The CRM technology market
The four main vendors of CRM systems are Salesforce.com, Microsoft, SAP and Oracle. Other providers are popular among small- to mid-market businesses, but these four tend to be the choice of large corporations.
On-premises CRM puts the onus of administration, control, security and maintenance of the database and information on the company itself. With this approach the company purchases licenses up front instead of buying yearly subscriptions. The software resides on the company’s own servers and the user assumes the cost of any upgrades and usually requires a prolonged installation process to fully integrate a company’s data. Companies with complex CRM needs might benefit more from an on-premises deployment.
With cloud-based CRM — also known as SaaS (software-as-a-service) or on-demand CRM — data is stored on an external, remote network that employees can access anytime, anywhere there is an Internet connection, sometimes with a third-party service provider overseeing installation and maintenance. The cloud’s quick, relatively easy deployment capabilities appeals to companies with limited technological expertise or resources.
Companies might consider cloud-based CRM as a more cost-effective option. Vendors such as Salesforce.com charge by the user on a subscription basis and give the option of monthly or yearly payments.
Data security is a primary concern for companies using a cloud-based system since the company doesn’t physically control the storage and maintenance of its data. If the cloud provider goes out of business or is acquired by another company, a company’s data can be compromised or lost. Compatibility issues can also arise when data is initially migrated from a company’s previous system to the cloud. Finally, cost may be a concern, since paying subscription fees for software can be more costly than on-premises-based models.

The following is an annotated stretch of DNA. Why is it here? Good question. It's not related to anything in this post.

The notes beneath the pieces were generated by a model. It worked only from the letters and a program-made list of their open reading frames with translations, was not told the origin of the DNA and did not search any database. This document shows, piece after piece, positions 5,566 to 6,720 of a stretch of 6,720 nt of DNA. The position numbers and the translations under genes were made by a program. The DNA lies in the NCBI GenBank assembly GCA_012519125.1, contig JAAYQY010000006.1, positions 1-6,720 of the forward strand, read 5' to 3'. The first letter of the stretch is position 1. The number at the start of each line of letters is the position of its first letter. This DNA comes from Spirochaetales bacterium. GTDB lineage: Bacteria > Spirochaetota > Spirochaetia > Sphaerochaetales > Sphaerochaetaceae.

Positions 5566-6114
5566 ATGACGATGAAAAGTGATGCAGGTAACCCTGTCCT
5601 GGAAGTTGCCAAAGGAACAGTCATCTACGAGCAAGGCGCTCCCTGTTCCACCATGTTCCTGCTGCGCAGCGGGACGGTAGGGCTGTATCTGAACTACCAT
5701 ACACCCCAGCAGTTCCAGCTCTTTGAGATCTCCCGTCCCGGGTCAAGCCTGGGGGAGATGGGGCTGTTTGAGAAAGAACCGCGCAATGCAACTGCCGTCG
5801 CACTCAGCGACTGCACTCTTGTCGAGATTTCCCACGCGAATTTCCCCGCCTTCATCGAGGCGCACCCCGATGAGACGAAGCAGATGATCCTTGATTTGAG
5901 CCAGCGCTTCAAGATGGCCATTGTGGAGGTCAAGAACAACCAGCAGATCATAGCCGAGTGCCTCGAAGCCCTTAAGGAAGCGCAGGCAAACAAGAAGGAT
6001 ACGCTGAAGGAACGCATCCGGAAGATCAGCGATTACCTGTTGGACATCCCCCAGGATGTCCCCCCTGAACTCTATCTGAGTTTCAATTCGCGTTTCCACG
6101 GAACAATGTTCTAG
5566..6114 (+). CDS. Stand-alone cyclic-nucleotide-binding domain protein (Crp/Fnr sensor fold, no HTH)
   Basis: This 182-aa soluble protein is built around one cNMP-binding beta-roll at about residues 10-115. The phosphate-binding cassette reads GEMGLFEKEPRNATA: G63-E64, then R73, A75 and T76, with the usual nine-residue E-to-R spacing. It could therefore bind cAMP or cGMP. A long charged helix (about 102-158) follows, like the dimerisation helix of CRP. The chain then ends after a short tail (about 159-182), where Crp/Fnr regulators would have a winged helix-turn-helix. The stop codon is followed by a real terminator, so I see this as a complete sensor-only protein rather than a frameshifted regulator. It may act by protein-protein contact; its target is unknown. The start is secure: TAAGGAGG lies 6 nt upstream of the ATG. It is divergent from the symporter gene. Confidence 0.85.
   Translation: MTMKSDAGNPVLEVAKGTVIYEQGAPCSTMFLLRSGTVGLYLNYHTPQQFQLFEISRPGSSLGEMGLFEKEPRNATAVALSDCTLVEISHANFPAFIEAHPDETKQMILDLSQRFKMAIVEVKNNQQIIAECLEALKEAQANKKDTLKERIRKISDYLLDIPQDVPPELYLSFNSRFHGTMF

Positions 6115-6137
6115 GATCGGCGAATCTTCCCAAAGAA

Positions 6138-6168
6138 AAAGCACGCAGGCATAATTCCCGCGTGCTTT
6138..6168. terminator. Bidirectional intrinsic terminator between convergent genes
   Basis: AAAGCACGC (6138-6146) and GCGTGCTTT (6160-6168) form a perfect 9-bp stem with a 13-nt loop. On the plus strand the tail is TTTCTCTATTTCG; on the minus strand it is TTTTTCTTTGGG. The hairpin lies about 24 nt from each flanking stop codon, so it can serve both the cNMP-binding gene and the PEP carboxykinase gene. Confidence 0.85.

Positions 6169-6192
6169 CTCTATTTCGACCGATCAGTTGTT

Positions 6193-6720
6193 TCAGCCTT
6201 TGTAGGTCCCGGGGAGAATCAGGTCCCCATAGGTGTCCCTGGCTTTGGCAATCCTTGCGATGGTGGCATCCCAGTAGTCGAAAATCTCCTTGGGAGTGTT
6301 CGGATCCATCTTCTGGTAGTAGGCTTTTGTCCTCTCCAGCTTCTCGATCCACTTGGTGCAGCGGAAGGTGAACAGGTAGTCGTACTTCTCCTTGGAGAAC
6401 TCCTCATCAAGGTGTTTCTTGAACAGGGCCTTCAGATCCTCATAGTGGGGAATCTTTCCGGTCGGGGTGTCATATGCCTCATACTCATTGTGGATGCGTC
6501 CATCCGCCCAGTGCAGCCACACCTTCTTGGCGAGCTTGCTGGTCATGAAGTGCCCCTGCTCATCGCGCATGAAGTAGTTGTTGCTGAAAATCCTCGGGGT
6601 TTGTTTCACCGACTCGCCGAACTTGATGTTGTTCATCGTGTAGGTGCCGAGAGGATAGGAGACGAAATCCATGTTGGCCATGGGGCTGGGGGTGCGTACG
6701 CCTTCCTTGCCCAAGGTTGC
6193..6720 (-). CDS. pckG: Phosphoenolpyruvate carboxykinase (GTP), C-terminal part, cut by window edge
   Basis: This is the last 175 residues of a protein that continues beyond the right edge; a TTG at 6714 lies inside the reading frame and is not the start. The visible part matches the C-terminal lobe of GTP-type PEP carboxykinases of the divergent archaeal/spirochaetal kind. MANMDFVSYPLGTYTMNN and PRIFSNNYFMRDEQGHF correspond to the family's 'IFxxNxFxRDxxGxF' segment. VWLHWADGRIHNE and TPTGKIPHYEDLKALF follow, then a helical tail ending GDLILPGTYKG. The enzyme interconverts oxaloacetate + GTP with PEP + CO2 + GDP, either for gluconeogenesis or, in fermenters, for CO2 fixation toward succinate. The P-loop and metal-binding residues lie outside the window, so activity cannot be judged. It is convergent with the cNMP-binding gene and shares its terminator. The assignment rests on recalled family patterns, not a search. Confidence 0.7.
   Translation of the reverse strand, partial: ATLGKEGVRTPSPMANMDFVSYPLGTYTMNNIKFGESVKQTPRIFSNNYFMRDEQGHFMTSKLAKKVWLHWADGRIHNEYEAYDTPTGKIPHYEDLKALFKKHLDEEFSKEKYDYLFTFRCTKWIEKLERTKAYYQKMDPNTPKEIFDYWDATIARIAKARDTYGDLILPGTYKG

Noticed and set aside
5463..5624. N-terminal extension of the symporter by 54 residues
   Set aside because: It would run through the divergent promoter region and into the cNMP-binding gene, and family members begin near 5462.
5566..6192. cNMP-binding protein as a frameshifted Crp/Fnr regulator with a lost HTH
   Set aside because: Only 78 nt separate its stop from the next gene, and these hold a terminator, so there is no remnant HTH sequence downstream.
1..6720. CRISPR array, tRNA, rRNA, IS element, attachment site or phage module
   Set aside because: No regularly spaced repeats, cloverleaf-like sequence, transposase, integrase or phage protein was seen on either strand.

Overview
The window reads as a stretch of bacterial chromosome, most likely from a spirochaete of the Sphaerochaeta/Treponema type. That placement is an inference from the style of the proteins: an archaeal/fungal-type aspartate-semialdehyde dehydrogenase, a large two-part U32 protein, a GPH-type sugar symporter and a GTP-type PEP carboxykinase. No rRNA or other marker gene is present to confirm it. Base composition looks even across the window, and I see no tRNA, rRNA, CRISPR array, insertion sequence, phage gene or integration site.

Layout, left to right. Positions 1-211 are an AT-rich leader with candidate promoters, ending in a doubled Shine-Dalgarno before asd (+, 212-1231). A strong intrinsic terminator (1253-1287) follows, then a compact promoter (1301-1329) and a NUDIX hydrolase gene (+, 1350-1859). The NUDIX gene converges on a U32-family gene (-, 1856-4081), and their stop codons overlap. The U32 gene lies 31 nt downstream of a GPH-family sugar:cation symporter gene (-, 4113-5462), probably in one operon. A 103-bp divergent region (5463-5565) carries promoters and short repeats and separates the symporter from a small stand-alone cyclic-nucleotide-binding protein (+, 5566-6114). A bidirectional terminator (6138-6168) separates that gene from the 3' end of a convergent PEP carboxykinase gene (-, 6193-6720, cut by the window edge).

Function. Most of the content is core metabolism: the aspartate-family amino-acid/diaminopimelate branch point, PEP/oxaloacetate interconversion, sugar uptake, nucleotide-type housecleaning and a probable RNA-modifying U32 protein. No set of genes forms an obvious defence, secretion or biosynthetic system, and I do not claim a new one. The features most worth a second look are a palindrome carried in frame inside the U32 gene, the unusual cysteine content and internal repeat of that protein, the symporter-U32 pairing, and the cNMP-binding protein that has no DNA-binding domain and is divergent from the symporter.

Open source CRM programs make source code available to the public, allowing companies to make alterations with no cost to the company employing it. Open source CRM systems also allow the addition and customization of data links to social media channels, assisting companies looking to improve social CRM practices. Vendors such as SugarCRM are popular choices in the open source market.
Adoption of any of these CRM deployment methods depends on a company’s business needs, resources and goals, since each has different costs associated with it.
Traditionally, data intake practices for CRM systems have been the responsibility of sales and marketing departments as well as contact center agents. Sales and marketing teams procure leads and update the system with information throughout the customer lifecycle and contact centers gather data and revise customer history records through service call and technical support interactions.
The advent of social media and the proliferation of mobile devices has caused CRM providers to upgrade their offerings to include new features that cater to customers who use these technologies.